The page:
Integral to the formative phase of the U.S. National Team program, Washington’s women are, if anything, more prominent when the first phase culminates in a world championship. Four young women from Puget Sound wore the national colors that November night in Canton, China, and then celebrated that victory into the wee hours.
It was a struggle that only a close circle could possibly appreciate. The players were compensated by a mere pittance while sacrificing their day job careers. Only pockets of U.S. media share news of that first FIFA Women’s World Cup, and the team returns home to precious little fanfare.
But three weeks later, a local homecoming is held for Michelle Akers, Amy Allmann, Lori Henry and Shannon Higgins – and hundreds of adoring fans squeezed in shoulder to shoulder. For all intents and purposes, it’s the retirement party for the latter three. Akers, whose two goals in the final and 10 altogether lift her into some limelight, will play another nine years.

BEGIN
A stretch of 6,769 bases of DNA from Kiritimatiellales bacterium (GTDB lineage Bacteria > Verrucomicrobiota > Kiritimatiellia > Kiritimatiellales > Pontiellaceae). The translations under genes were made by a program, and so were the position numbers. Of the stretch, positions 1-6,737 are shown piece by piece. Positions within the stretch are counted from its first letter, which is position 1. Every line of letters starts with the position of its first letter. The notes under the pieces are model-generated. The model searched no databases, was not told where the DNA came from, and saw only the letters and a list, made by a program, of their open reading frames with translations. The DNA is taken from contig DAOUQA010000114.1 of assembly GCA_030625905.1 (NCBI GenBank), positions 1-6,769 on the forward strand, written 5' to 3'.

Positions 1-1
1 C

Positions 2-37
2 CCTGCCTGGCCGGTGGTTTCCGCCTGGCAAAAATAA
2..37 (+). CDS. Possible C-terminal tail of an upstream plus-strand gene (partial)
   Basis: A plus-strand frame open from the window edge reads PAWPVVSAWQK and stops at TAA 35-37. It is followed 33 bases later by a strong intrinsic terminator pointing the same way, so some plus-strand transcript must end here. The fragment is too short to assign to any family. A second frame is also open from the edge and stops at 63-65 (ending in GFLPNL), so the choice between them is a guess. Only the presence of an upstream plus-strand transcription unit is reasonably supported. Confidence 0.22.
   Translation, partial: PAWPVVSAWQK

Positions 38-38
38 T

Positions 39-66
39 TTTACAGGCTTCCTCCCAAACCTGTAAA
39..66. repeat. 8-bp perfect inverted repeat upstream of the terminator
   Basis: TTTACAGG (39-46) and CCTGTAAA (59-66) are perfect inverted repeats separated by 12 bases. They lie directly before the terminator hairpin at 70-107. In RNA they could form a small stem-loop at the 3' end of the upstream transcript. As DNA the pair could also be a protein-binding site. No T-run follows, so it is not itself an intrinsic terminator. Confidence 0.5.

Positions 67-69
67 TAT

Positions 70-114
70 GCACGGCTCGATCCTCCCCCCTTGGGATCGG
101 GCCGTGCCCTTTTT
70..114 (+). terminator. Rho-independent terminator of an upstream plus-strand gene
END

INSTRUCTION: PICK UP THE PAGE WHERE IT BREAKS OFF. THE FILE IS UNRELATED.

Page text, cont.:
It is the beginning, and often those whose sweat and toil take place in breaking new ground are not around to bathe in the applause when the capstone is applied.
Each of Washington’s World Cup Four had been forced to go elsewhere in the Eighties to play for college scholarships. By 1991, that changes. Both the University of Washington and Gonzaga begin play, joining Washington State among Division I. It takes the Huskies only a couple weeks to find their way into the national rankings. Statewide, there are now a total of 11 varsity collegiate programs. Those who elect to stay home once more prove quite formidable.
Pacific Lutheran continues to be one of the most powerful programs in the state, at any level, and once again rules NAIA. The Lutes of Colleen Hacker win their third national title in four seasons while playing in four straight finals (they also tied both Washington and Portland).